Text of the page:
incorrectly, that no asbestos was present. Mr. Craffey signed a
consent order on Dec. 13 promising to complete the asbestos
cleanup according to department regulations.

The Company has paid a US$32,430 penalty because of the
violation, he said.

Mr. Craffey said that the building was free of contamination
based on tests conducted by the state's industrial hygienist.

Plymouth Center Steering Committee member Susan Melchin had
urged her panel last month to ask Mr. Craffey whether the
Department of Environmental Protection certified the building as

"A year ago [Craffey] made a grand presentation" to local
merchants, Ms. Melchin said. "Two weeks later, he went to jail.
How is he going to regain his credibility with us?"

Mr. Craffey was sentenced to two months in jail earlier this
year by the state of New Hampshire because of asbestos
violations during the reconstruction of the Mountain View Grand
resort and spa, a tourist attraction in northern New Hampshire.
New Hampshire authorities said workers removed and buried
asbestos on the Mountain View Grand Resort & Spa property in
Whitefield illegally.

Mr. Craffey said he had accepted responsibility as the head of
the Company for mistakes made by his workers in disposing of
asbestos found in the 19th-century building. It was "the best
decision I could have made for the 550 employees that work with
me," he said.

The steering committee agreed to question Mr. Craffey on the
asbestos issue in a letter, if town officials decided that the
query was consistent with the panel's role. The committee did
not send the letter after it was told the matter was beyond its
role as an advisory body, said Bobbi Clark, the committee's

ASBESTOS LITIGATION: Firefighters Praised for Immediate Action
UK firefighters fearing that dangerous asbestos spores may have
been released into the air when a school went up in flames last
week immediately established measures to ensure safety within
the site.

Firefighters exposed to smoke and debris from South Yorkshire's
burning science block at Willowgarth High School, Grimethorpe,
Barnsley, had to be decontaminated. Their firefighting clothes
were then sealed and sent away to a specialist firm for deep

The blaze is estimated to have caused around GBP1 million in
damage to 10 classrooms used for science, media studies and
English. A computer suite was destroyed and two science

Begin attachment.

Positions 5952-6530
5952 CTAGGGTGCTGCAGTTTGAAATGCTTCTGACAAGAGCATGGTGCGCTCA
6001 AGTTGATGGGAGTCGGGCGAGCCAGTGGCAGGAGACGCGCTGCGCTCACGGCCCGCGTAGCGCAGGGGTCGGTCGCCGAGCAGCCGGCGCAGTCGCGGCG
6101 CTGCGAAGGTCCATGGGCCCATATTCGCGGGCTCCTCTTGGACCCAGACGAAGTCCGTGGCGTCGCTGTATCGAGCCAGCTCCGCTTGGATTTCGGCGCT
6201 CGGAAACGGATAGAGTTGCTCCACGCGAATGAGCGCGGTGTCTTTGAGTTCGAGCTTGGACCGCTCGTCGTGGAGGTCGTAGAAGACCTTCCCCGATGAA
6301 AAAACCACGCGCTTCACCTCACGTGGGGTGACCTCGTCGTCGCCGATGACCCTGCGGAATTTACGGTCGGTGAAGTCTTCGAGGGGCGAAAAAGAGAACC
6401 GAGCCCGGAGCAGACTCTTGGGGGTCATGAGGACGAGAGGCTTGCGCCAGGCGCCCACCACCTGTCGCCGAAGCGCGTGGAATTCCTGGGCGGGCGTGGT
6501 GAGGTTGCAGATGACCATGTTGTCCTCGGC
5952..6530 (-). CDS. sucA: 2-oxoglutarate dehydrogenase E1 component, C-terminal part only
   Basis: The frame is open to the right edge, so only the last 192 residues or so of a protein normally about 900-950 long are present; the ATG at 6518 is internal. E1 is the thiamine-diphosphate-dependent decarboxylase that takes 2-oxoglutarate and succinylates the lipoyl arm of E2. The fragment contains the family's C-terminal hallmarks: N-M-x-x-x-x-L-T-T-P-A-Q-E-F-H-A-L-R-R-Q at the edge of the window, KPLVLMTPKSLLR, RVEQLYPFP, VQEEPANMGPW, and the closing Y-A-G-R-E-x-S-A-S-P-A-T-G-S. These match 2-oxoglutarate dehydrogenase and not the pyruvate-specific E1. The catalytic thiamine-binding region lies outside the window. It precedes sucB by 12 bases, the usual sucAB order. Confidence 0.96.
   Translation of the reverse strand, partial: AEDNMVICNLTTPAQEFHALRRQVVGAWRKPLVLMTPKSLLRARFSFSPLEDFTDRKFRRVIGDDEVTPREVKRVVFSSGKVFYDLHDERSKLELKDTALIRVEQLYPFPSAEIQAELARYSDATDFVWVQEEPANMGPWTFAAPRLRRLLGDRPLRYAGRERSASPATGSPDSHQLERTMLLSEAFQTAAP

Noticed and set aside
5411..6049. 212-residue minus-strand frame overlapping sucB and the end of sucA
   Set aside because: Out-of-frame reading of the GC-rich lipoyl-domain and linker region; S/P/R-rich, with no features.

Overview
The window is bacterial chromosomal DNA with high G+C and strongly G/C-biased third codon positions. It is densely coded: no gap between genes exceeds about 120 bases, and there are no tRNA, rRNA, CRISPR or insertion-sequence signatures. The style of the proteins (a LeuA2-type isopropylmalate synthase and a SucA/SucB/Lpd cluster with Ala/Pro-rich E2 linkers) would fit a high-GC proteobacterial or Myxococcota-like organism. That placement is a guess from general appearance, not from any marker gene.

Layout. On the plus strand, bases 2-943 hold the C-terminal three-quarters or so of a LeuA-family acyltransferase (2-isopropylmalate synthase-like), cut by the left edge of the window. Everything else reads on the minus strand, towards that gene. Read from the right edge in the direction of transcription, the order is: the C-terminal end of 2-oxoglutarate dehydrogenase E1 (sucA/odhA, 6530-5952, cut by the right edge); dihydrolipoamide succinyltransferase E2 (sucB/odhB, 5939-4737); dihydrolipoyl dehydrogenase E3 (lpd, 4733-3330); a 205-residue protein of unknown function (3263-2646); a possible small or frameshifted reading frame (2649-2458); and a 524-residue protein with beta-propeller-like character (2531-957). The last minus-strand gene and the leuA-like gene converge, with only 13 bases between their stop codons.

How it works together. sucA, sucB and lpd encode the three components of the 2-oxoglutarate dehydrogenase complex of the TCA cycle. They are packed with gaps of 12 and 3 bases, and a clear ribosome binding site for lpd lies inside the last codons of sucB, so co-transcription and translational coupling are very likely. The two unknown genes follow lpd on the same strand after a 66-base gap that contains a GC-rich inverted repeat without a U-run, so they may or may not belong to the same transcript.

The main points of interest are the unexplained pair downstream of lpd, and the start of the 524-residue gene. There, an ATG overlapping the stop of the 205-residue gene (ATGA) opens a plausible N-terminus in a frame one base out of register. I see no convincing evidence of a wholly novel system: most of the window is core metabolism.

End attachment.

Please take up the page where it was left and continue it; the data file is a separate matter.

preparation rooms, toilets and staff rooms were all affected.

The fire service learned there was asbestos in wall panels in
the blazing block shortly after arriving. They doused the
building with water to prevent any asbestos debris from becoming

Police asked drivers to keep away and warned residents to keep
windows closed because they were unsure what chemicals and other
pollutants were burning. The police helicopter was used to relay
public safety messages over a loud speaker.

The school's premises manager Steve Clough said that they came
across asbestos in a cupboard and had scheduled to have it
removed. The school promptly prepared a report on it since they
believed there was a strong likelihood of it being in other
parts of the school.

"Obviously when the fire started it was a concern to us that
there was asbestos in the building, so the fire service was
informed immediately and all precautions were taken to prevent
people being affected by it," said Mr. Clough.

Assistant divisional officer Paul Slater said everything was
done to minimize any danger to firefighters and the general
public. The firefighters were informed of the presence of
asbestos as soon as they arrived thus, enabling them to put
procedures in place to protect themselves as well as the local

Teachers evacuated 750 children within minutes of the fire alarm
set off by an assistant who spotted flames in a science lab
preparation room.

Police are not treating the incident as suspicious and believe
that it may have been started by an electrical fault.

South Yorkshire's assistant chief fire officer John Hoey praised
staff at the school for evacuating the children safely. He said
he would be using the blaze to highlight why it is vital for all
schools to be fitted with a water sprinkler system.

A Barnsley Council spokesman said, "We will reopen the school as
soon as possible, but until the fire service have completed
their work we are unsure when this will be. The council has
mobilized its emergency team who are on site. They will stand by
until the site is declared safe by the emergency services."

ASBESTOS LITIGATION: Charity to Launch Respite Center in Ireland
A Northern Ireland charity which supports the victims of
asbestos has been handed almost GBP10,000 to help launch a
respite center in Belfast.

TSB Bank gave GPB4,500 and the Lottery Fund offered GBP5,000 to
the Justice for Asbestos Victims to start an information office
offering help to sufferers and their families.

Chairman of Justice for Asbestos Victims, June Brown, said, "The
money will go some way towards opening an office to offer advice
to victims of the disease and their families. But my vision is
to open a respite center to help those affected

June's husband Robbie Brown started the charity in 2002 before
he died from asbestos-related lung cancer in 2003. Since then
the voluntary charity has guided its 300 members on everything
from medical information to the law.

Asbestos has been widely used in the shipbuilding industry,
resulting in a legacy of serious health problems.

Ms. Brown said the companies should be held accountable. She
said, "They knew they had asbestos but they didn't make people
aware. It's scandalous what happened."

ASBESTOS LITIGATION: Chubb Corp 4Q Profit Increases Sharply
Chubb Corp. (NYSE: CB), an underwriter of property and casualty
insurance, said that fourth-quarter profit surged as premiums
grew 5 percent.

Net income rose to US$467.6 million, or US$2.39 per share, from